Saturday night we were eating at the Asuka restaurant in Battle Creek when I got to thinking it was time for more bike rides in the Bellefontaine area in Logan County, Ohio. That’s because Bellefontaine is another small town that has an excellent Japanese restaurant. We ate at the Tokyo Grill on September 2, 2008, the day on which the above photo was taken, and ever since have wanted to go back. We drove out of our way to go there after one Ohio bicycle outing since then, only to find it was closed on Sundays (or whatever day of the week that was).
I am also reminded that Ronald Irick has been doing research on the subject matter of the historical marker pictured above, and suggested that we look at some of the sites together. It’s something to look forward to, in case the snow eventually goes away.
In the meantime I’ve been trying to learn more about the James Manary who is mentioned on the marker. I’ve found quite a bit of interesting stuff, starting with the following two items:
1. The blockhouse still existed into the 20th century. There’s even a photo of the interior, at ohiomemory.org . At that site I learned that members of the McPherson family lived in it until 1919, and in 1924 it was moved to Indian Lake State Park, where it was made into a museum. There is no information to suggest that the structure still exists, though.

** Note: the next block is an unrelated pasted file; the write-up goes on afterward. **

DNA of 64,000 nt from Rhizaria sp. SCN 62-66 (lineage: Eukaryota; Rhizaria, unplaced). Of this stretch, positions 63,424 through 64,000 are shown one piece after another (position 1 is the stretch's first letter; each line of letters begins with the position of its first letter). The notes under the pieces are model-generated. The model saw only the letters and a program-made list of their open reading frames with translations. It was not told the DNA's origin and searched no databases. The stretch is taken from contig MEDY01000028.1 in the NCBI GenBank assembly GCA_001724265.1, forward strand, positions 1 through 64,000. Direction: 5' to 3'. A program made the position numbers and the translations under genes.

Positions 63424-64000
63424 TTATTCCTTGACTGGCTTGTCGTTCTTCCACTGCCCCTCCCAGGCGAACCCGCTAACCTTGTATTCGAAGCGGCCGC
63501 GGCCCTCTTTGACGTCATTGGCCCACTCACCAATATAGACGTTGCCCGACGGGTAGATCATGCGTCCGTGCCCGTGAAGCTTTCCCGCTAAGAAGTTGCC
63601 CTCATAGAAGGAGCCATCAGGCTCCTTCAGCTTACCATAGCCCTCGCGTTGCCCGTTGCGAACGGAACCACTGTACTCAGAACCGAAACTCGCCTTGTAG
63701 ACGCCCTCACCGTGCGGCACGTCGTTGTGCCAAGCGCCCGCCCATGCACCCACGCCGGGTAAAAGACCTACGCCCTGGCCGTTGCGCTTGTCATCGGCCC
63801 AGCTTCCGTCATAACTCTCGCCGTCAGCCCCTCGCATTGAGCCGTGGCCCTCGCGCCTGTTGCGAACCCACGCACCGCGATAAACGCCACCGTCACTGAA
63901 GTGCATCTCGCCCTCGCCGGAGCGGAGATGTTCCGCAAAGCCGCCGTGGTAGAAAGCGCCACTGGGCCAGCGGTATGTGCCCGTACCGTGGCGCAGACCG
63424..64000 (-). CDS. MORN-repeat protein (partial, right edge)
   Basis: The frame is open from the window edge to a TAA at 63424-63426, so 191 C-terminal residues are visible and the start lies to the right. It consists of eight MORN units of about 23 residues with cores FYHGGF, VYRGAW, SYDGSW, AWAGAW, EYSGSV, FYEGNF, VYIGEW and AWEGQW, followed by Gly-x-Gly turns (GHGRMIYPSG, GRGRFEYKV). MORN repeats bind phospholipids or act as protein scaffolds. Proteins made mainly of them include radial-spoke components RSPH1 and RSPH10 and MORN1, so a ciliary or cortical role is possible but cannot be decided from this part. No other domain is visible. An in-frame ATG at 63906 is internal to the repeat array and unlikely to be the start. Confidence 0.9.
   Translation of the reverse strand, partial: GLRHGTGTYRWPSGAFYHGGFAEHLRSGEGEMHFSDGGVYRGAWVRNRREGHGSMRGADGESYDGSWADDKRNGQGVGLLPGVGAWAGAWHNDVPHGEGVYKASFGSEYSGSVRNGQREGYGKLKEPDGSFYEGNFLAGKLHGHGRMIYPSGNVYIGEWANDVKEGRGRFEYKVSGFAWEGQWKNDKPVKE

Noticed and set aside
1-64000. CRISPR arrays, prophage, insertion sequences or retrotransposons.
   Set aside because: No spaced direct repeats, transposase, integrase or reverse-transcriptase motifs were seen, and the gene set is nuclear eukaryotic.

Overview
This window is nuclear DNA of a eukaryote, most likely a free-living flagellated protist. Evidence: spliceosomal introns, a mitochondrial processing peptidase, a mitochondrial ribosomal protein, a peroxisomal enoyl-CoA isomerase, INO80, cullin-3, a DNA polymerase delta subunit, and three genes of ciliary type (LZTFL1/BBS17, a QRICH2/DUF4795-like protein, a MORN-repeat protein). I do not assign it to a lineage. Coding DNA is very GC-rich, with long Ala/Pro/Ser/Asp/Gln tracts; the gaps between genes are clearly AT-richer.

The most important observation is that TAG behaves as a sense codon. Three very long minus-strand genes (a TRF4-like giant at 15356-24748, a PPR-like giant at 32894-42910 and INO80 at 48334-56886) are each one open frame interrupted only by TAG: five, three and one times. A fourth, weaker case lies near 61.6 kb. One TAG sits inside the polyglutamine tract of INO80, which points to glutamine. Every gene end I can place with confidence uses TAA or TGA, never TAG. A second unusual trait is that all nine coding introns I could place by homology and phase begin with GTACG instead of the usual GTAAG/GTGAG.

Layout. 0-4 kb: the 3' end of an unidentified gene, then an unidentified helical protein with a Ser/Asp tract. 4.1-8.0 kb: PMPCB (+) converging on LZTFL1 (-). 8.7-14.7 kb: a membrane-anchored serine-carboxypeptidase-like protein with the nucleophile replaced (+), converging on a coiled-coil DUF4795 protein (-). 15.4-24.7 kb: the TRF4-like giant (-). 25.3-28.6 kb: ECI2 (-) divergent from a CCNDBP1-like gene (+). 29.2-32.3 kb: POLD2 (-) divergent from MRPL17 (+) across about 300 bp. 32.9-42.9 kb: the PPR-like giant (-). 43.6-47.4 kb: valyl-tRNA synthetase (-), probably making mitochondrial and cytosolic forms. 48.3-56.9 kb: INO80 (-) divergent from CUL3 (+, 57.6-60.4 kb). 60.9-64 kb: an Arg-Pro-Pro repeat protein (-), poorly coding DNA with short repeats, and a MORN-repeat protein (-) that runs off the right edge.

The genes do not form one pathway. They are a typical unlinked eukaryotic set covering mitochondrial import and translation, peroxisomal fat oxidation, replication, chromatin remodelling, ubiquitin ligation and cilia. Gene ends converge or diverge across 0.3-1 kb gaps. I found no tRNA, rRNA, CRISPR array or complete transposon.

2. General William Henry Harrison once called Manary an imbecile. In a report to the Secretary of War written in September 1812, he wrote about some of the militia officers:
[William] Perry is a fool a coward and a drunkard. [James] Manary a poor old imbecile creature, and Gov. Scott assured me that his Captain was as bad a one as could have been selected. The Companies have been uniformly recruited amongst their friends and neighbors and it is the principal object of the officers to screen them from duty.
(The above is from Volume 2 of Governors Messages and Letters, published as Volume 9 of the Indiana Historical Collections.)
That’s enough to get me interested in learning more. I’ve already found where Manary’s path crossed that of a man who later comes into the Black Hawk war scare story, so that gives me a bit more of the excuse I need to go off on War of 1812 tangents in Ohio like this.
The historic marker is just northwest of Bellefontaine, on what used to be the main road north to Huntsville.